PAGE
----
As I said, I love to read these series, but when I began writing my Unbridled series I didn’t want it to follow a formula. I wanted each book to be an individual, and I was warned that I was committing the unforgivable sin: genre hopping. Did I hear a gasp? Have I said a dirty word? It’s possible—very possible. My series will be an experiment to find out if readers are willing to break away from the coveted formula.

Case-in-point: My first book of The Unbridled Series, DEADLY.COM, is a murder/suspense. My antagonist, George Smuts, is creepy beyond belief; he is mentally deranged. He makes my reader’s skin crawl—they’ve told me so via emails, reviews on Amazon, and blog sites. I love George and I love the freaked-out reaction that he extracts from people. So am I obliged to provide the same/similar scenario in book two?
I have just released my second book from the series, HOT COCO, and this is more of a romantic comedy, if you will. Yes, we are dealing with the same group of characters in the same location, except for what I call “visiting characters”—those who are not part of the series they are just there for that particular story—I tend to have my own technical terms as well. HOT COCO will make you laugh, make you think, and bring you to some surprising conclusions. So far HOT COCO has received very positive reviews, but will people be confused as to what to expect from this author in book number three?

That is yet to be seen, as the third book will release in November, DANGEROUS DECEPTION, and I am back to making the reader wince, bit their lip in anticipation, and hope that the characters are able to pull through. However, I believe that I am doing a good job at blending the storylines—at least, I’m hoping so.
You may be asking yourself, “Why is she jumping from genre to genre?” Well, because The Unbridled Series did not start out as a book series, it was a TV drama. The Hollywood readers were in love with the show, problem was we just couldn’t sell it, so I made it into a book series.

 Okay, so when you pick up an Unbridled book you’re not always going to get the same thing—you’re not going to know what to expect from this author because there is no formula—but I will guarantee you this: You will get a VERY good story—and perhaps that will earn me some forgiveness.
Reviewers: If you would like to read and review any of my books, please contact me at:

Cindy McDonald:
For the past twenty years Cindy has helped her husband, raise, train, and race thoroughbreds at their forty-five acre farm known as Fly-By-Night Stables.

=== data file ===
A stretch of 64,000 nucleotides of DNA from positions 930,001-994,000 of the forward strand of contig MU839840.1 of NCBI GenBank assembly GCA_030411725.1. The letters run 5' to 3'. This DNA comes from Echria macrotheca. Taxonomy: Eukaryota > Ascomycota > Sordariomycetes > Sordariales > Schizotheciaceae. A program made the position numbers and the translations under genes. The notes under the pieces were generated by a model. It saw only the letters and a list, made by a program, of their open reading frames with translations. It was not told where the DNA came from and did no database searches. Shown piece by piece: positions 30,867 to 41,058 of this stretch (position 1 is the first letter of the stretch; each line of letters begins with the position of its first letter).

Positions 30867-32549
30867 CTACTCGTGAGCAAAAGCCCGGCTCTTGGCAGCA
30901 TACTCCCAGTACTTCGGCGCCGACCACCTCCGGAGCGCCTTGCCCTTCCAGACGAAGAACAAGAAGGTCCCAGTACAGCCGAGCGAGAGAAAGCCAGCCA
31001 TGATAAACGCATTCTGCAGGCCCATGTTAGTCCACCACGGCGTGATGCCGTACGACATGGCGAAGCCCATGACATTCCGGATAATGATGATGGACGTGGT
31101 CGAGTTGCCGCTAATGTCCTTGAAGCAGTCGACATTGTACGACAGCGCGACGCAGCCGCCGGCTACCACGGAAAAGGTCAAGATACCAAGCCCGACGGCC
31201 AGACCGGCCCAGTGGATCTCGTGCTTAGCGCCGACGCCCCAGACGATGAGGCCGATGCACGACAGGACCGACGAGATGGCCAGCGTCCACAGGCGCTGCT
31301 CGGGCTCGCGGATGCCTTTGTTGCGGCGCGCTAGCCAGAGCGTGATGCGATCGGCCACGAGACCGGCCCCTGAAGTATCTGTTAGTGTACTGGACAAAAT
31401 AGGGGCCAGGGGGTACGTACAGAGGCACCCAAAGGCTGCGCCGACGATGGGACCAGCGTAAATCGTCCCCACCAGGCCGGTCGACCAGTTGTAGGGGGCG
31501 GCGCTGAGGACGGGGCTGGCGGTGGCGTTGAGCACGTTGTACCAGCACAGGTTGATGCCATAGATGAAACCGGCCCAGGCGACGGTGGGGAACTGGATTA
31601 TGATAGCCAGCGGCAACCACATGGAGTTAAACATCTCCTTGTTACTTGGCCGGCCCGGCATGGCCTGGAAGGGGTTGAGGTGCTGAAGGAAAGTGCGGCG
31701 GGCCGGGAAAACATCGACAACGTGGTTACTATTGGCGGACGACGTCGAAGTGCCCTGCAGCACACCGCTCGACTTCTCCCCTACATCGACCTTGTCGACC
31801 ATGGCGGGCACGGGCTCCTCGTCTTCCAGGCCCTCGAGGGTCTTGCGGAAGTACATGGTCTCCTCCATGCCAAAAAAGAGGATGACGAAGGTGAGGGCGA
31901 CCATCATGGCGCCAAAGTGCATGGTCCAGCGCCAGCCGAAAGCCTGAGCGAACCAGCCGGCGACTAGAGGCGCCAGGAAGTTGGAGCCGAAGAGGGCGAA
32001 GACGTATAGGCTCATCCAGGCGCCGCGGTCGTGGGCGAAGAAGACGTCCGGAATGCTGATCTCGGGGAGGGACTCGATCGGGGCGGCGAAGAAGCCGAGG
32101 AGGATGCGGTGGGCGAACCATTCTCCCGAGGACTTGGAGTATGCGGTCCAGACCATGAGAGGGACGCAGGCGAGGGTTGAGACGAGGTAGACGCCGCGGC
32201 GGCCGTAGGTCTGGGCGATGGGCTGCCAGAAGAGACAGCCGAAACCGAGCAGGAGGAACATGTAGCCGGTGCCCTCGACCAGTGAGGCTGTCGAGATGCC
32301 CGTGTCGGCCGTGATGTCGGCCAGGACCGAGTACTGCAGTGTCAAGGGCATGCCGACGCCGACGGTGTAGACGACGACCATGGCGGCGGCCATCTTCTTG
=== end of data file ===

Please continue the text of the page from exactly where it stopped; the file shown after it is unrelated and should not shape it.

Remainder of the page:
During those years Cindy has paid close attention to the characters that hang-out at the back-side of the track. She found the situations and life style intriguing. In 2005 she sat down at her computer and began a journey into writing about this life that few understand.
Cindy has recently retired from making her living as a professional choreographer and owned and operated a dance school since 1985. She studied at Pittsburgh Ballet Theatre School and with the Pittsburgh Dance Alloy at Carnegie Mellon University to name a few. She has choreographed many musicals and an opera for the Pittsburgh Savoyards.
Cindy’s Unbridled telescripts has received recommends from three film industry readers and has been a semi-finalist in the Scriptapalooza Contest, and finalist in the Extreme Screenwriting Contest, and now will become a book series. The first telescript to become a book is Deadly.Com which is available NOW on and Kindle as well!

Website -
Deadly.Com book trailer:
Hot Coco book trailer:

Sunday, July 8, 2012

To Kindle Select or not to Kindle Select

That is the question many of us authors ask, myself included.  Do you put all your eggs in one basket?  Or do you spread yourself around a bit?  There are pros and cons for both.
Decisions, decisions.  Don't you just hate them?
This morning I woke up feeling good and decided I was going to do it.  Unpublish all my books from Smashwords, effectively withdrawing them from Apple iStore and Barnes and Noble.  I am going to sell my soul to Amazon.  What had put me off taking the plunge all these months, was the idea of giving a company the monopoly.  It just didn't seem right, morally wrong in way.  What right did they have to demand exclusivity of my creativity?